The railways will want to capitalise on green, clean electric as much as possible. It all depends on how much the grid can be converted over to renewable of course. Get ready for lots of new nuclear power stations and wind turbines. The grid needs to be expanded by 1/3 to accommodate electric cars alone, although the railways needs are far more modest. All in it will be a 20-30 year project. I also expect some branch line trains to be very lightweight and battery powered, where freight is not required.
 

anthony263

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Hopefully they will give the go-ahead for the severn barage, and i hope those stupid people who are complaining about it shut up.
--- old post above --- --- new post below ---
Most of the diesels are doomed, which is why the ROSCOs won't invest in them.

With the Governments plans for electric cars (even though its not quite the green panacea they make out) like it or not, a smoky old HST isn't going to look very good and will not stand up will under closer examination from the railways critics.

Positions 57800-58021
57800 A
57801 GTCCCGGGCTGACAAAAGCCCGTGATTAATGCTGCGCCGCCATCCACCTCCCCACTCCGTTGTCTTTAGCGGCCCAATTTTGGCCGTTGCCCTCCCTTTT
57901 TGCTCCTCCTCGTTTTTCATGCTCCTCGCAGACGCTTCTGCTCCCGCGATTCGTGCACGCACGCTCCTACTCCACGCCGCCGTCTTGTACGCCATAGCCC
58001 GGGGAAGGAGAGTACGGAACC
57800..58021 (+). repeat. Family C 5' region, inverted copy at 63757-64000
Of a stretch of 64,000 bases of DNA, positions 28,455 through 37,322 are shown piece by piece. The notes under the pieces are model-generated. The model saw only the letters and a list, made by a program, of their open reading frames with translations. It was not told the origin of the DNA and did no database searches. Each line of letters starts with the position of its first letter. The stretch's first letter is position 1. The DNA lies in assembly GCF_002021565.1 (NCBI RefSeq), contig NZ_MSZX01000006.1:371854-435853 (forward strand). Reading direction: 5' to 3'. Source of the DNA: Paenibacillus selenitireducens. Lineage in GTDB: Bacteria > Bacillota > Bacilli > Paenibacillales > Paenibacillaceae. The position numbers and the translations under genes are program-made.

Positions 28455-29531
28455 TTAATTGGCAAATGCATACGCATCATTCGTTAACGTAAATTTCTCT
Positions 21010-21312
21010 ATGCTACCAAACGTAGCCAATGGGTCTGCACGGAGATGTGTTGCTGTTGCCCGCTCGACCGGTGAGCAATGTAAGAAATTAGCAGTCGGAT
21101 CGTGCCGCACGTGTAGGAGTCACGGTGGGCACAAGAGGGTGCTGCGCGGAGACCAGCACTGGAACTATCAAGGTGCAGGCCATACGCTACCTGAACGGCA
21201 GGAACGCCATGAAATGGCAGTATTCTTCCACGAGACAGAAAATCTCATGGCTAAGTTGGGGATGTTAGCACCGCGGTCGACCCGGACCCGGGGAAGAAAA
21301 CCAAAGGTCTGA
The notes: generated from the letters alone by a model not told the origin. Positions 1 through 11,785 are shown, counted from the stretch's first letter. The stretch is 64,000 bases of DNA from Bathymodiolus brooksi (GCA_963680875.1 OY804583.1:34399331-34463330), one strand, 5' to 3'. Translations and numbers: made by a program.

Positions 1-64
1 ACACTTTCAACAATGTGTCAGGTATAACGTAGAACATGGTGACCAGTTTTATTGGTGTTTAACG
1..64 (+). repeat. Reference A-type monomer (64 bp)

The railways will want to capitalise on green, clean electric as much as possible. It all depends on how much the grid can be converted over to renewable of course. Get ready for lots of new nuclear power stations and wind turbines. The grid needs to be expanded by 1/3 to accommodate electric cars alone, although the railways needs are far more modest. All in it will be a 20-30 year project. I also expect some branch line trains to be very lightweight and battery powered, where freight is not required.


whats to say that some trains could by powere by hydrogen?
 

stut

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That grows on trees right? :lol:
Well, you may laugh, but running trains off things growing on trees has been done before.

Way ahead of its time, there was an Italian scheme, during the 1930s fascist era, to run public transport using biofuels, partly prompted by interbellum austerity. The initial basis of the public works programme that included the railways was founded on this principle.

Following on from Kruckenberg's pioneering work at the beginning of the decade, it was determined that organic matter rich in oils could be used to run locomotives cleanly and efficiently. Many types were found, but herbs, grown easily in Italy, were targeted as a good potential source. Indeed, several successful prototypes were created.